Tuesday, January 29, 2013

Guest Post: Anna Staniszewski

The Evolution of an UnFairy Tale Opening

You know what’s hard about writing a sequel? Pretty much everything! I thought writing My Very UnFairy Tale Life was a challenge, but the sequel, My Epic Fairy Tale Fail, was even harder. What I struggled with the most was the opening chapter. Why? Because there’s so much the first chapter of a sequel needs to do:

·         Grab the reader.
·         Re-introduce the characters.
·         Set up the conflict.

Etc, etc, etc.

The last thing you want to do is bore the reader. Alas, that’s exactly what my original opening did. Want proof? At the risk of totally embarrassing myself, here is the original opening page of My Epic Fairy Tale Fail:

You know all that “absence makes the heart grow fonder” stuff? It turns out it’s true. For years Melissa, Trish, and I hadn’t even spoken, and now we were like the Three Musketeers, only with smaller mustaches. As the three of us held a mini-golf tournament in my bedroom, along with my new friend (and fellow adventurer) Jasmine, I couldn’t stop smiling. My life finally felt normal. Well, almost.

     “Would anyone like a snack?” Aunt Evie said, poking her head into my bedroom. She was carrying a plate of cookies shaped like bones and fire hydrants which were clearly not for humans.

     Trish and Melissa both politely shook their heads and went back to practicing their swings, but Jasmine grinned and took one. I expected her to spit it out after one bite, but she just kept munching away as she leaned back on my bed. That was Jasmine. She’d been an adventurer longer than I had and nothing seemed to surprise her. I wondered if I’d ever be like that.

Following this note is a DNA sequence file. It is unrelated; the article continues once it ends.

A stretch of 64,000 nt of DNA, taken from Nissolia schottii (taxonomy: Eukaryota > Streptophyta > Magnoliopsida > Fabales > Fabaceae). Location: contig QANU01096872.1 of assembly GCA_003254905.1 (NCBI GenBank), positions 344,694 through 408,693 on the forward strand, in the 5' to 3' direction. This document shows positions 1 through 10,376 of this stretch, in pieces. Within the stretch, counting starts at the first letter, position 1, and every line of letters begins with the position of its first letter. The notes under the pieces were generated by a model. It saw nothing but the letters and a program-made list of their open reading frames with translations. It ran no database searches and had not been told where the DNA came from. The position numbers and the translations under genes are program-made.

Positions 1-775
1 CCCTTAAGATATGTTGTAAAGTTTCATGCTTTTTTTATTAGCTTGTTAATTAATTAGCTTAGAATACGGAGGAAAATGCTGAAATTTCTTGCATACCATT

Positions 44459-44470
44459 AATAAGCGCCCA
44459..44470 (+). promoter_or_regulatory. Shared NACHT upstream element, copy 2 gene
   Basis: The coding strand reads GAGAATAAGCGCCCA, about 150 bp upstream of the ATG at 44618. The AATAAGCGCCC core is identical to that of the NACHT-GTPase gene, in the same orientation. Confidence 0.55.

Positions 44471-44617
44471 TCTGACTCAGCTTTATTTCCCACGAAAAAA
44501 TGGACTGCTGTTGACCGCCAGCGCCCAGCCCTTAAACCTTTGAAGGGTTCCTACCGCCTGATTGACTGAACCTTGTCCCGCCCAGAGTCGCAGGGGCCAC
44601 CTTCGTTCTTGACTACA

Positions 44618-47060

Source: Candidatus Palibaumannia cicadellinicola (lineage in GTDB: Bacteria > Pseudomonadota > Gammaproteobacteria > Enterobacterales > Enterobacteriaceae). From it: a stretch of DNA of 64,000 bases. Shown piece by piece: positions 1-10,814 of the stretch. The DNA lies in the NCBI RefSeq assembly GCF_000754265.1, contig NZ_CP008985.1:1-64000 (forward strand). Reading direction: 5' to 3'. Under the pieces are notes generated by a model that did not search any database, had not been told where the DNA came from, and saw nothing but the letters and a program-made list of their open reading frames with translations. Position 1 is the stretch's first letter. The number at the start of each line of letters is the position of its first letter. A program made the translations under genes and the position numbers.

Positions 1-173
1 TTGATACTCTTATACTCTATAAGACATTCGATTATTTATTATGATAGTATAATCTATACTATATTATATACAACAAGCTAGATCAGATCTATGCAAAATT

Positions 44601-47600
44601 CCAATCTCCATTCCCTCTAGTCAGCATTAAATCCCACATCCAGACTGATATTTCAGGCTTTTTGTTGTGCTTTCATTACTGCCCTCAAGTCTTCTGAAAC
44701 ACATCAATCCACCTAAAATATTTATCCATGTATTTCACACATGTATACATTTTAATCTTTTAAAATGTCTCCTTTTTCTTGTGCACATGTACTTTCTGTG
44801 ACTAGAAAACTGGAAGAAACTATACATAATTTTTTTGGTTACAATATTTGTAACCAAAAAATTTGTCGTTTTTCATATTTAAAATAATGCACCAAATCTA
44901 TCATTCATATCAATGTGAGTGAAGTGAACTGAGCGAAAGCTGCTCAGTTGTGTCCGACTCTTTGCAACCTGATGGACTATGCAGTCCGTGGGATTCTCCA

“Your aunt doesn’t know, does she?” Jasmine asked after Aunt Evie had closed the door.

     “About my ‘secret identity’?” I shook my head. “I’ve wanted to tell her, but Dr. Bradley says I have to wait until the Committee gives me permission. Does your family know?”

     Jasmine grabbed another cookie. “Yeah, my mom was an adventurer years ago.”

     “Really?” said Trish, putting aside her golf club. Her ears always perked up at the mention of anything magic-related. “What happened? Why did she quit?”

     “When she found out she was having me, she thought it was too dangerous. She wasn’t thrilled when the Committee recruited me, but she said it was my choice.”

     I wondered what my parents would have said if they were still around when Anthony had appeared and promised me a life of magic and adventurer. I’d like to think they would have been thrilled, but I had no idea. My parents were pretty much strangers to me. Unless I figured out why they’d disappeared, I guess they’d stay that way.

I realized that the biggest issue with this opening was that I was trying too hard to fill it with information. I was so worried about catching readers up on what had happened in the last book that the humor and energy went right out the window.

Finally, based on a critique partner’s advice, I scrapped the original opening and just try to have fun with it. I decided to go for the James Bond-type opening that I used in the first book. In the first book it was unicorns. In the sequel, we start with mermaids. Here’s the final opening page:

If someone tells you that you’re being sent to a magical mermaid land, take my advice and spend the day at the aquarium instead. Then you can have a nice lunch, feed some dolphins, and not get caught in the middle of a merpeople war.